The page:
Mount Laurel Decisions

A series of New Jersey Supreme Court cases known as the “Mount Laurel decisions” established that municipalities were constitutionally mandated to provide low- and moderate-income housing. Out of these decisions came the Mount Laurel Doctrine. The Mount Laurel Doctrine is a controversial judicial interpretation of the New Jersey State Constitution. The doctrine requires that municipalities use their zoning powers in an affirmative manner to provide a realistic opportunity for the production of housing affordable to low and moderate income households.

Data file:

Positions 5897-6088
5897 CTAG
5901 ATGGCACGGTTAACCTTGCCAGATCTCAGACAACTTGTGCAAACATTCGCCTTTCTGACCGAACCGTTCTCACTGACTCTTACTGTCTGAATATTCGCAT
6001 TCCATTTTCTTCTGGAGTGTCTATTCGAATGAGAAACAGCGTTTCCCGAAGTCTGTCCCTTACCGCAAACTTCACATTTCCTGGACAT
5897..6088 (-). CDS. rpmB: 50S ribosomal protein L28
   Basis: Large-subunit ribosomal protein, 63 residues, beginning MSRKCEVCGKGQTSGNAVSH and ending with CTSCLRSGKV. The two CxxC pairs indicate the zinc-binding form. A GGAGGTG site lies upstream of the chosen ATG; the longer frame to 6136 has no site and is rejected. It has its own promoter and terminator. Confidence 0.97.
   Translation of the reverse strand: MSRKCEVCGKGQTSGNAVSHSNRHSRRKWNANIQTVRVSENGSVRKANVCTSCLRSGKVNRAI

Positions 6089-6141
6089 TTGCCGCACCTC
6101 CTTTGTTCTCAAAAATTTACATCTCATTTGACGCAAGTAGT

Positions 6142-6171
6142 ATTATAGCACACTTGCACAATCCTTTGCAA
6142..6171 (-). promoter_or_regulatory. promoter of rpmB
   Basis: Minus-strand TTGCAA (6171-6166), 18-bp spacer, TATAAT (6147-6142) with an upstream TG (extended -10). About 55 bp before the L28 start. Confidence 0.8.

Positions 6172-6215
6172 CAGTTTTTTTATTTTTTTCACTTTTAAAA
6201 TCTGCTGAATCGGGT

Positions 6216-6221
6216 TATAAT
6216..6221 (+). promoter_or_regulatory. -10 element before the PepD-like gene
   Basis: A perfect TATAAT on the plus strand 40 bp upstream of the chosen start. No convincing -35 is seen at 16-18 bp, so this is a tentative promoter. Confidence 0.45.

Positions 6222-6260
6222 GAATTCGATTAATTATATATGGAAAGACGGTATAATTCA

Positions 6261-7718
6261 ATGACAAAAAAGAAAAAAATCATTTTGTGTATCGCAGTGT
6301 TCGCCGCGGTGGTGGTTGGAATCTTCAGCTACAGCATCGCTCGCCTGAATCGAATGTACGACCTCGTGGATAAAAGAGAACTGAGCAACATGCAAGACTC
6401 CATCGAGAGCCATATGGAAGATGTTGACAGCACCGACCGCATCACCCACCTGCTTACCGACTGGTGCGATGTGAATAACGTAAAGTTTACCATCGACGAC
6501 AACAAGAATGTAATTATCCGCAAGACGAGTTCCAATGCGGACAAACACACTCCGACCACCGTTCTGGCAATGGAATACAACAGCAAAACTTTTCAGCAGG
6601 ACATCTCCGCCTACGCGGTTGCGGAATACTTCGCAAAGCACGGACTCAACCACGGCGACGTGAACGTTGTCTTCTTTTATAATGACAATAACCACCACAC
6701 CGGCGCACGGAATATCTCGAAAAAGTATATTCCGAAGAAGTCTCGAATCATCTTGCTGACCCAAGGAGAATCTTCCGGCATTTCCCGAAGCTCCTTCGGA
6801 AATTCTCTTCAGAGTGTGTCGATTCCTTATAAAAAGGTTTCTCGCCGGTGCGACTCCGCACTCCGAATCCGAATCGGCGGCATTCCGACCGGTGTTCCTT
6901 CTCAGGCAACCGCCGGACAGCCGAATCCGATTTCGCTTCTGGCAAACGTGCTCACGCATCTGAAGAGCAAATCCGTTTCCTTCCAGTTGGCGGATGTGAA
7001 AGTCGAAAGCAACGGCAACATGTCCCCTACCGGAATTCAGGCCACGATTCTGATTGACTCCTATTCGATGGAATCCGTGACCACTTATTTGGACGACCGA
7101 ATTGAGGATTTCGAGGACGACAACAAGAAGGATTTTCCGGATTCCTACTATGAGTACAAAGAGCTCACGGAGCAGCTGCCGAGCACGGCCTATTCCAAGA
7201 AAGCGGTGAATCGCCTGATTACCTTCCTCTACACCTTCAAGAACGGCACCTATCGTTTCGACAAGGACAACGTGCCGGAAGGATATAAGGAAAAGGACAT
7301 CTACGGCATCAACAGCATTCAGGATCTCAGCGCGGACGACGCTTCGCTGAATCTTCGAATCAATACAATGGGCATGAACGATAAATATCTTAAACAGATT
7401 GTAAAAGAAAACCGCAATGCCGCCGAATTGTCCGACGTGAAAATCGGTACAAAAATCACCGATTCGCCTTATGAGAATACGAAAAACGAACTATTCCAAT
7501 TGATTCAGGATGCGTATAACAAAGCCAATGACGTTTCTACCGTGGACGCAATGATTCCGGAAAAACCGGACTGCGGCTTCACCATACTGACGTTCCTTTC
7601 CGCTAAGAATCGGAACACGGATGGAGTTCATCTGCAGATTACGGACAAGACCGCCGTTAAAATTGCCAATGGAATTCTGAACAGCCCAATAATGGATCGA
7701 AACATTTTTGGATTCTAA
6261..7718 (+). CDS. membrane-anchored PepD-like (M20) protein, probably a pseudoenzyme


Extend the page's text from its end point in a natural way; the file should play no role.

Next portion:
New Jersey Supreme Court in 1975 – Southern Burlington County N.A.A.C.P. v. Mount Laurel Township (commonly called Mount Laurel I). Plaintiffs challenged the zoning ordinance of Mount Laurel Township, New Jersey, on the grounds that it operated to exclude low and moderate income persons from obtaining housing in the municipality.

New Jersey Supreme Court in 1983 – appeals in several of the cases, of which Southern Burlington County N.A.A.C.P. v. Mount Laurel Township was again the flagship case, gave the Court the opportunity to reaffirm and tweak the Mount Laurel Doctrine and provide several methods or solutions to make the doctrine more effective. (Mount Laurel II)

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